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Probus Visit to Portarlington

Tuesday 13th February was a very beautiful summer morning when members of the Donvale Hill Probus Club Inc. met at Docklands for an excursion to the Bellarine Peninsula.  They travelled on the regular catamaran ferry service down the western side of Port Phillip Bay, which was very calm, to the recently completed harbour facility at Portarlington.Arriving in Portarlington all were met by the Christians Bus Service and coach driver cum guide, Tom, who gave a commentary on the historic township. The Bellarine Hills area was first explored in 1803 and the original expedition was impressed by the fine pasture and soil.  Wealthy Melbourne land owners in the late 1800 travelled to Portarlington for holidays and the area later became a fishing village.  Overfishing in the Bay saw deterioration of the environment and water quality, and thus the State Government introduced strict restrictions on catch limits. The recently established mussel fleet is now flourishing and operates from Port Arlington and Queenscliff.  There are many fine homes built on the foreshore, along with new housing developments; residents can commute daily to Melbourne on the recently introduced regular ferry service.In 1803 Matthew Flinders named the area Indented Heads as seen from Mount Martha on the eastern side of the Bay. Travel by road was slow and therefore three paddle steamers were in use for many years to serve the community of Indented Heads. In 1835, John Batman was sent by the Port Phillip Authority to Indented Heads to report on the suitability for sheep farming. Whilst camped, a massacre was planned by a group of aborigines. Earlier, in 1803, five convicts had escaped in the area and it was thought that William Buckley had perished. In fact, he was saved from near death by three aborigine women who cared from him, thinking he was a reincarnated spirit. He lived with this group for thirtytwo years, marrying and living as one of them. Learning of the planned attack William Buckley negotiated between the Aborigines and the Batman camp preventing a massacre. Thus, after thirtytwo years, he resumed contact with the early settlers and consequently received a pardon.Passing through St Leonards, where Every day is a Sunday, the group were reminded that much of the TV series Sea Change was filmed in this area. On the foreshore there is a labyrinth outlining William Buckley s story. Offshore one could see a small cluster of boats indicating the whiting were running. Since the cleanup of the Bay, fish including the Southern blue fin tuna have again become more widespread.  Landcare groups e.g. Friends of Swan Bay, Friends of the Railway Line, Friends of Port Philip Bay, Friends of Bellarine, etc. are very active with plantings along creeks and streets, preventing soil erosion and an improvement of the water quality in the Bay.After a brief visit to Swan Bay, the group arrived at Queenscliff. Scotchmans Hill is the highest point on the Peninsula with a communication tower used, together with optical fibre and radio, as a link across the Bay.  The lighthouses are a feature of Queenscliff.  Black Lighthouse, one of only three in the world, is a directional lighthouse significant to marine navigation in the Bay. When large ships enter Philip Heads, only three kilometres wide, they have to navigate a one kilometre stretch of water, The Rip. A local pilot boards the ship and has to line up the black lighthouse with two other lighthouses, a white tower and green tower with green and red lights, to safely enter through the Heads. The Marine Research Centre, together with the Marine Discovery Centre, has shown that efforts to clean up the Bay are succeeding. The award winning architectural building is an environmental design using recycled timber, a grass roof and natural light, natural ventilation and air conditioning.Students of the Bellarine Secondary College have an environmental programme collecting local indigenous plant seeds, propagating and growing them. The plants are available for local farmers to improve soil erosion, water runoff and habitat.  The driver then took us past a native Yellow gum forest, the only one left on the peninsula, which is a nesting place for the White crested Sea Eagle and refuge for the Orange Breasted Parrot that migrates from Tasmania each year, along with many other migratory birds.Many famous landmarks in the area were passed, namely Cottage by the Sea, the old Town Hall, the Hotel Q, the Esplanade Hotel, The Ozone Hotel and the Vue Grand Hotel. The Victoria Tavern is the oldest licenced establishment in Victoria. A memorial to the  George Tobin, an unsinkable pilot boat, has been placed above the entrance to the Anglican Church. The pilot boat sank in 1991 and three pilots lost their lives.After lunch in Queenscliff. The driver took all to Fort Queenscliff, famous for firing the first shots in World War 1, when a German Freighter tried to leave Port Philip Bay. Warning shots were fired across its bow and it turned around and sailed back to Port Melbourne.From Point Lonsdale. All had a good view of Point Nepean and Cheviot Beach where Harold Holt disappeared.On the return bus trip to Portarlington the coach passed boutique wineries, and many other Bellarine attractions.  This visit was but a small taste of the delights of the Bellarine Peninsula.  Thank you to Ken Falconer AOM for arranging this Probus tour.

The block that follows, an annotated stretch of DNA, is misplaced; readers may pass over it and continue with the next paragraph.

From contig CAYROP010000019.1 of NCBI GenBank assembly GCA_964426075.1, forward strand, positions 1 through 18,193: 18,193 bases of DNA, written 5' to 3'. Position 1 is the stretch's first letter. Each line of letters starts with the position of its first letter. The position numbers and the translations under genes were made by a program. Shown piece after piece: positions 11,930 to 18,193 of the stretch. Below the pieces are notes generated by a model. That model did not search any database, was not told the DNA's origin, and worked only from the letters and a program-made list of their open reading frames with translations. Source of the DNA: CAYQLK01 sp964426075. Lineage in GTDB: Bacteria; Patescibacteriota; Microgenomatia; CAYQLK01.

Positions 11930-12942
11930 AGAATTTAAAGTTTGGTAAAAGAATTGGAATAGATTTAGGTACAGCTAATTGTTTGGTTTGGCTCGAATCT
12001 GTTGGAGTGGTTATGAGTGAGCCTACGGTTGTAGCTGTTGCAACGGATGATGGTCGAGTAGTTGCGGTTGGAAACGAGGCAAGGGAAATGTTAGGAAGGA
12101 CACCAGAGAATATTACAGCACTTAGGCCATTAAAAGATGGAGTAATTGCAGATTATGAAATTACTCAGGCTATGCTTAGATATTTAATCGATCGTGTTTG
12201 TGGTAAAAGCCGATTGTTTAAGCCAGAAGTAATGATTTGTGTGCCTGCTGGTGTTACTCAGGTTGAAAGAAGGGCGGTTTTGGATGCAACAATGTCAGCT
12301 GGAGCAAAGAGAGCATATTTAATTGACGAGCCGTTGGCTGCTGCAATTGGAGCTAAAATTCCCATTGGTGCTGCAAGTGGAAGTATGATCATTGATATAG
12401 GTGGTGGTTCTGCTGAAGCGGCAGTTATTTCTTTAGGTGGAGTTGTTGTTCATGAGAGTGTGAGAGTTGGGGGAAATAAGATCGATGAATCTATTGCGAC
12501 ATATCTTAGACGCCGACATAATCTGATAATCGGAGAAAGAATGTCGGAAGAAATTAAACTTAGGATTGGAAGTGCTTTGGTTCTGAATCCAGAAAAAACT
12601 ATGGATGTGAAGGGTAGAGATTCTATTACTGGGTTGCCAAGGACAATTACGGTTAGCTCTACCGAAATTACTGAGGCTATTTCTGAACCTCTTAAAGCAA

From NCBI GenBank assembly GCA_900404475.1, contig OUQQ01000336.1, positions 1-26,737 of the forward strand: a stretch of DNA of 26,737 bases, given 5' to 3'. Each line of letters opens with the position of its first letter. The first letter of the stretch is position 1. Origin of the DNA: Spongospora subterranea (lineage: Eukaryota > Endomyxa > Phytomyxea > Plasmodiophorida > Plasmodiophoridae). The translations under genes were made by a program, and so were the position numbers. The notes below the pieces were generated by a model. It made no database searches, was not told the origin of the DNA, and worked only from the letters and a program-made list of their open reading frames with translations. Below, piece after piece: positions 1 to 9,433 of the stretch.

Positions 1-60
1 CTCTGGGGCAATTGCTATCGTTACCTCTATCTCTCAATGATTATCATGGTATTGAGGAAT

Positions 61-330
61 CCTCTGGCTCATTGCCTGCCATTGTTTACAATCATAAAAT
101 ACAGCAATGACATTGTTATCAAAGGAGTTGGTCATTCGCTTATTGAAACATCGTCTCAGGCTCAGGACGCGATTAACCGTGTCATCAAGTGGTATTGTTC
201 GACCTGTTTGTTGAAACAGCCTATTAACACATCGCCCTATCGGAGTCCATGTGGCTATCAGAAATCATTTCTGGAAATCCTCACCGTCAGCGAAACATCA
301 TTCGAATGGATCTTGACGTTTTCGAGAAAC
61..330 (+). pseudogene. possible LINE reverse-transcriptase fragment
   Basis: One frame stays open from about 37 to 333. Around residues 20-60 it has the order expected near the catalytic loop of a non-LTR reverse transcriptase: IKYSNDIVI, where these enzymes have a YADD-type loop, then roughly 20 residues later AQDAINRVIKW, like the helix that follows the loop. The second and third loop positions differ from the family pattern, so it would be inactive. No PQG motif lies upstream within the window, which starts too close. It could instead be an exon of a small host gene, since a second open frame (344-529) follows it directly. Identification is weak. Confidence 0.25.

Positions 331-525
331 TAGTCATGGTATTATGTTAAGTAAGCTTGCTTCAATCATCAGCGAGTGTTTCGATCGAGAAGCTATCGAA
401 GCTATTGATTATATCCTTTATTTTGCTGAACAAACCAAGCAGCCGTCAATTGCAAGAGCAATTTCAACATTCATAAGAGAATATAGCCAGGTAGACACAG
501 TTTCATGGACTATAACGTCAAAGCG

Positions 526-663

Beverley McArthur and Michael White